Saturday, October 18, 2014

As the stock market skids lower this week after several speed bumps have emerged in the global economy, there is one that could be more than a bump. Not to be a fear-monger, but the Ebola virus, a severe, often-fatal illness in humans, has spread like wildfire in Guinea, Sierra Leone and Liberia. According to the World Health Organization (WHO), the Ebola virus is killing 70% of the people who contract the disease.

So far there have only been a few reported cases inside the United States, but there is great concern – read that as fear – the disease could spread further, not just in the United States, but in other countries as well. As reported in October 2014, the WHO believes there could be up to 10,000 new Ebola cases per week in alone in Guinea, Liberia and Sierra Leone by the end of this year as the outbreak spreads.
recent World Bank study estimated that if the epidemic is not contained quickly, by the end of 2015 it could cost Liberia 12% of its gross domestic product (GDP) and Sierra Leone 8.9% of its GDP. The World Bank goes on to estimate that if the outbreak spreads more widely to neighboring countries with larger populations and economies, then the two-year financial cost could reach $32.6 billion.

We’d note that during October 2014, when the urgency was high and fear was climbing, there were no licensed Ebola vaccines, but two potential candidates were undergoing evaluation.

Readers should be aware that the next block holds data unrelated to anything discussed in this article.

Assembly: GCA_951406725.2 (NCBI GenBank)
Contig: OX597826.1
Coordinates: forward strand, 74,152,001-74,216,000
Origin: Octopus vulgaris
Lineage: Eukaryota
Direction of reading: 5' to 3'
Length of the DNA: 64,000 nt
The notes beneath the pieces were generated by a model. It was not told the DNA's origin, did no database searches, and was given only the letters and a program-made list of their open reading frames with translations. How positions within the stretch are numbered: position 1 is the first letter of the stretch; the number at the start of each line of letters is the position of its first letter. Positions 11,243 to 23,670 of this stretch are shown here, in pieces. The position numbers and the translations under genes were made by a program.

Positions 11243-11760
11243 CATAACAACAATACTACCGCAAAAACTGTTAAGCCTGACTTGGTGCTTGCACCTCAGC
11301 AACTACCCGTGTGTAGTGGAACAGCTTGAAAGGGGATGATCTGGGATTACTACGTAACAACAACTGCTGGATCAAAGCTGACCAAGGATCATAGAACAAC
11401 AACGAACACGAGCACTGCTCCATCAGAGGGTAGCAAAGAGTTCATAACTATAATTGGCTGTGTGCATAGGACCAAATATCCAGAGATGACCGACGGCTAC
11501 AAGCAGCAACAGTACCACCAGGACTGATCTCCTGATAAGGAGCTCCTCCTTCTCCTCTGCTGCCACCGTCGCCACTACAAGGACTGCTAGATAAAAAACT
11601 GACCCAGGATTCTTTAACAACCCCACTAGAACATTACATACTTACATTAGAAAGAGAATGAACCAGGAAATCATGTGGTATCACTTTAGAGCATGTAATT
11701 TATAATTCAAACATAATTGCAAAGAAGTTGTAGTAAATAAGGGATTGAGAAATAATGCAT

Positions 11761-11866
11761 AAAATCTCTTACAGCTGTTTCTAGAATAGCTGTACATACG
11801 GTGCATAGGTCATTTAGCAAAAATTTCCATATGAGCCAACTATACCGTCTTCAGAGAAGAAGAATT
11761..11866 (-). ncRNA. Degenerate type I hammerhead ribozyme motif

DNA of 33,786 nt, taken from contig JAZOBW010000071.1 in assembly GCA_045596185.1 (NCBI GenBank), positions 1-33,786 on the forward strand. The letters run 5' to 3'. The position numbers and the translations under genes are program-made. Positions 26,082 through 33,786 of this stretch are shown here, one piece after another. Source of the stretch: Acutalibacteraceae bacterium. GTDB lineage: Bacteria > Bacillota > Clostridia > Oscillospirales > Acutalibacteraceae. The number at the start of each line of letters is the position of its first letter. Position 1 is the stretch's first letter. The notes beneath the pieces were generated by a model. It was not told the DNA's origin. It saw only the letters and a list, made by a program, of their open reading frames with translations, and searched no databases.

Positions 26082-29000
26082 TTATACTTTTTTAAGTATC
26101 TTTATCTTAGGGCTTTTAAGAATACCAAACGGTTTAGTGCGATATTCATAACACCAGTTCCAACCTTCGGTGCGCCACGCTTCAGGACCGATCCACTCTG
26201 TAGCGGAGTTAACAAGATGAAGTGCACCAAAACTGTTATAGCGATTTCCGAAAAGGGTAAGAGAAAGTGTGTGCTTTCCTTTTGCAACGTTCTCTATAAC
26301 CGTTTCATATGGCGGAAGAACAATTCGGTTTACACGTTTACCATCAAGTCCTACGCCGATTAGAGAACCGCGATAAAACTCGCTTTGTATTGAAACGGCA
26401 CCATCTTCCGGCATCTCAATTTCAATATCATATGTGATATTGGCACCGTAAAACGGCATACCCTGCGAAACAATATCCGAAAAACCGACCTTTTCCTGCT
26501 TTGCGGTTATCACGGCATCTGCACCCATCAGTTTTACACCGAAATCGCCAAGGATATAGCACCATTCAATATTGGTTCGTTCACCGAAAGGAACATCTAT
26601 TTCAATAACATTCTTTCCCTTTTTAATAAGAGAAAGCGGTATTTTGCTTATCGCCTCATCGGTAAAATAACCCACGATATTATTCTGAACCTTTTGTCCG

While certainly not a fad, the question to ponder at the moment is: what are the implications and economic effects of the Ebola virus?

Two companies that have received a ton of attention following the Ebola outbreak are Lakeland Industries (LAKE) and Alpha Pro Tech (APT) because of their disposable protective clothing and chemical protective suits, as well as infection control products that include facemasks and eye shields. Should the virus go from outbreak to epidemic, those two companies could see pronounced demand for their products. Airline stocks, like Delta Air Lines (DAL), United Continental (UAL), American Airlines (AAL) and others could see their revenues come under pressure if Ebola-concerned companies and consumers shun air travel — even though oil prices are retreating, given the current excess supply of oil.

Those are two examples, but there is another that will have a far greater impact on the everyday consumer. Simply put, Ebola is threatening the world’s supply of chocolate.

Even though, as of this writing, the Ivory Coast has yet to experience a single Ebola outbreak, the African country has shut its borders to neighboring Guinea and Liberia. At a minimum, that reduced the available workforce needed to process the 1.6 million metric tons of cacao beans per year – roughly 33% of the world’s total – supplied by the Ivory Coast, according to data from the United Nations Food and Agriculture Organization. That impact to global supply sent cocoa prices substantially higher, and, should the Ebola virus be found in the Ivory Coast, cocoa prices could move considerably higher.